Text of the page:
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Early Decay

Last Updated: Feb 4, 2015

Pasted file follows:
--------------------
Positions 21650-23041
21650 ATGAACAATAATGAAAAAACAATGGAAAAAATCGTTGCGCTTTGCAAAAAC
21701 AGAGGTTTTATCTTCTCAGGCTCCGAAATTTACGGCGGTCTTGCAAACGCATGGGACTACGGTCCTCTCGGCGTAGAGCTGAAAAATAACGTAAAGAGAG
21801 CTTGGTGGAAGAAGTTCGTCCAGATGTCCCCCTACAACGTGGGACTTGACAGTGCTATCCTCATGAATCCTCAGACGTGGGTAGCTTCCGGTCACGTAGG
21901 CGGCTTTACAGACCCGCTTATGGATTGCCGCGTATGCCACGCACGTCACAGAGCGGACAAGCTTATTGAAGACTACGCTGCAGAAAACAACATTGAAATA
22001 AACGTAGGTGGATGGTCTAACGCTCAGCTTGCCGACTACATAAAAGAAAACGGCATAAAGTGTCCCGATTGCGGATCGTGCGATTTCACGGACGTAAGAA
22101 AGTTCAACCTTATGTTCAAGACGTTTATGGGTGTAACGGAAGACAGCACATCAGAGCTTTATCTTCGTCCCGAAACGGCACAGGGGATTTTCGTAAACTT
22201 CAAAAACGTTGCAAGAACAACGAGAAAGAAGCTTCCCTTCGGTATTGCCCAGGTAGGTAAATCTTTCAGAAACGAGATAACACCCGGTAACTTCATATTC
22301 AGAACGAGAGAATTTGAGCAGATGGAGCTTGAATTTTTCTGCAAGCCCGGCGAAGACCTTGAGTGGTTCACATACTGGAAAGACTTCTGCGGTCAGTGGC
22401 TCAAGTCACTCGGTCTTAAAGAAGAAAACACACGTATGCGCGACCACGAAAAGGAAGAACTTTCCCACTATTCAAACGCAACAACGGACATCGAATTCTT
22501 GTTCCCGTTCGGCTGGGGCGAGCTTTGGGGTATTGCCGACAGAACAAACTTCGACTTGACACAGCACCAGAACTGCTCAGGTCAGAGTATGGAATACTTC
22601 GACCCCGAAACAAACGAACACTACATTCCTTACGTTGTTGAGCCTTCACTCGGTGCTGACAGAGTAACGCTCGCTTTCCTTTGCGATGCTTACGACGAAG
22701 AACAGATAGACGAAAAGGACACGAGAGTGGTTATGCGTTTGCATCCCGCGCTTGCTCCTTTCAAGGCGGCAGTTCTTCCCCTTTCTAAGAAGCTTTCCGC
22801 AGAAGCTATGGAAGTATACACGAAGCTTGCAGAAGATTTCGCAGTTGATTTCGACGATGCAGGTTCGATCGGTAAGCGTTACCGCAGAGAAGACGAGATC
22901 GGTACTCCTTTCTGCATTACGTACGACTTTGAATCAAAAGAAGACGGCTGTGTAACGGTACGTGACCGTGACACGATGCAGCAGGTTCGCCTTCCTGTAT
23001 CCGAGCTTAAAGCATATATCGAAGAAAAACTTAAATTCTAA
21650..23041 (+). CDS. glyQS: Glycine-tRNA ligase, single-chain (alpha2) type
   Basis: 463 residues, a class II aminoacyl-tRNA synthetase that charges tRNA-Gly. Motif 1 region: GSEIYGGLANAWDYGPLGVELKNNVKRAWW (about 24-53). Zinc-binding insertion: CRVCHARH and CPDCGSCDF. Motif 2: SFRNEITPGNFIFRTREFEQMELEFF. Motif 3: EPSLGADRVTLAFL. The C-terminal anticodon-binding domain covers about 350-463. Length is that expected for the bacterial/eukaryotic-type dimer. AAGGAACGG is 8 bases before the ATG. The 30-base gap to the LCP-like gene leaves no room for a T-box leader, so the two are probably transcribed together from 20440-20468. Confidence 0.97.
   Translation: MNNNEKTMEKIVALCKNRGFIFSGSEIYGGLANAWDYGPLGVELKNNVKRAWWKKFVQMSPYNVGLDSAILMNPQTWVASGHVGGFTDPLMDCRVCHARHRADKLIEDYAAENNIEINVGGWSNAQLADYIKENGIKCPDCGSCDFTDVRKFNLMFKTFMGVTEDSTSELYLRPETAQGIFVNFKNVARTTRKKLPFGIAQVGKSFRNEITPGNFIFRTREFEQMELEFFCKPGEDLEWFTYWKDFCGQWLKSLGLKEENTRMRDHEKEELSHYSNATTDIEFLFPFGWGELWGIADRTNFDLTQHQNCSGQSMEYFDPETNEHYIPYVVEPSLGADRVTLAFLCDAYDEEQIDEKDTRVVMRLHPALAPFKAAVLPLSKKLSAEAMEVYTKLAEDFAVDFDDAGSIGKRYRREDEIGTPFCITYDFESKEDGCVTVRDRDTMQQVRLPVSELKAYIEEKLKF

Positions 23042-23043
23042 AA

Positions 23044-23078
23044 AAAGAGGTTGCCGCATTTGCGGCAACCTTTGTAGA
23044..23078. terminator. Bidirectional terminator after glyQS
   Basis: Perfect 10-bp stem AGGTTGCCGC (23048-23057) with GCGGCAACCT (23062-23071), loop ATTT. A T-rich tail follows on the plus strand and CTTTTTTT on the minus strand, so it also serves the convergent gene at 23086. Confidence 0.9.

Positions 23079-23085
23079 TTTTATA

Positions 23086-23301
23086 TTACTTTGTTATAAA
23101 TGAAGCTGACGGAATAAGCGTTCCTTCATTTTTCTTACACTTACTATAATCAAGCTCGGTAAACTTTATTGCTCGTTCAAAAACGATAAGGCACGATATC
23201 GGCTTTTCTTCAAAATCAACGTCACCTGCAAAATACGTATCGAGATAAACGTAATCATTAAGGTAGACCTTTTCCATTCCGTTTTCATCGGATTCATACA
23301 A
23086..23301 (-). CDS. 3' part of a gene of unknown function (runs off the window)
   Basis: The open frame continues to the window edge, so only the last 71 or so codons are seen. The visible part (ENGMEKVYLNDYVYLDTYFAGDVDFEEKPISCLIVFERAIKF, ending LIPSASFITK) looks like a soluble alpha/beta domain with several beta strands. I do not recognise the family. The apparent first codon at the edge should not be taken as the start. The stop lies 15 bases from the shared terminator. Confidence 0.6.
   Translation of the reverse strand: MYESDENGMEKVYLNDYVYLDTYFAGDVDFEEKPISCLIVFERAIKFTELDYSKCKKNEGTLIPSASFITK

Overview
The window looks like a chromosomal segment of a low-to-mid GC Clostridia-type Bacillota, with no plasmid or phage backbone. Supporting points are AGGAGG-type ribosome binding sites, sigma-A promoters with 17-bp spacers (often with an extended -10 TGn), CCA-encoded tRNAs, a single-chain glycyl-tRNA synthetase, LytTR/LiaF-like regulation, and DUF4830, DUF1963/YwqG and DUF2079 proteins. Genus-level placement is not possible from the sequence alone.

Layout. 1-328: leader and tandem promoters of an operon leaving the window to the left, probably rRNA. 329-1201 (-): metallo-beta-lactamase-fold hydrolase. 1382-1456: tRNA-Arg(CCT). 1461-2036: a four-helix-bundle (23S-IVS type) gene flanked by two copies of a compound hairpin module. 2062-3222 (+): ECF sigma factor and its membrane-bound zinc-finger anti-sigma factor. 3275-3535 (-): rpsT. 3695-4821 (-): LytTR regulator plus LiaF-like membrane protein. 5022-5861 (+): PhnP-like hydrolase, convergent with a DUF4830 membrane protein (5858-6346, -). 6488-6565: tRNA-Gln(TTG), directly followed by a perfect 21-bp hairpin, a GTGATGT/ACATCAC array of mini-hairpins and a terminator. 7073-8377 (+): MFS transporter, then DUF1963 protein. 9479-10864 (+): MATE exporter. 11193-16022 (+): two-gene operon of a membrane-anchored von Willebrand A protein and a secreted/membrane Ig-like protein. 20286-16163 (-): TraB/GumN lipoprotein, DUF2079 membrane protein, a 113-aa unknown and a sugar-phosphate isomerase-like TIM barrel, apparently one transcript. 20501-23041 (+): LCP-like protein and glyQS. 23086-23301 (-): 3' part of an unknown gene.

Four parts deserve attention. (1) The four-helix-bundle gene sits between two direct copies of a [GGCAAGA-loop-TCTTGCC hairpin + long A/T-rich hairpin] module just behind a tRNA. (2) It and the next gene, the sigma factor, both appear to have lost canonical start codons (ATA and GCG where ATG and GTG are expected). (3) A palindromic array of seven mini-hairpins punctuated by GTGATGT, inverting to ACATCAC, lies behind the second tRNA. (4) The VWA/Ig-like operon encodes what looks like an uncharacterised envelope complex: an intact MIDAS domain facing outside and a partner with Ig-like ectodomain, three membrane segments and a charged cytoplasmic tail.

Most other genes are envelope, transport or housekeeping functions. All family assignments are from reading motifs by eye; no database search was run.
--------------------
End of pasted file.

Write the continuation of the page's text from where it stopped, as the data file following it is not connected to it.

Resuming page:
The early decay of a tooth is usually painless. There are essentially three causes for tooth decay: (1) bacteria in the mouth; (2) food for bacteria, and (3) susceptibility to decay such as heredity or age. Tooth decay is a gradual process, which ordinarily begins with the outer layer of enamel and then penetrates into the dentin and perhaps even on into the pulp. There is a general consensus that the process of decay begins with plaque formation. Plaque is food debris and their products, which form a sticky, concentrated film that adheres to the teeth. Decay usually begins with a small-pitted area on the surface of the bone that enlarges to create a soft spot of partially dissolved enamel. The process is kept alive by the addition of sugar in our food that promotes bacterial growth. The longer this process is untreated, the greater the rate of destruction until the decay reaches the dentin, the main substance of the tooth.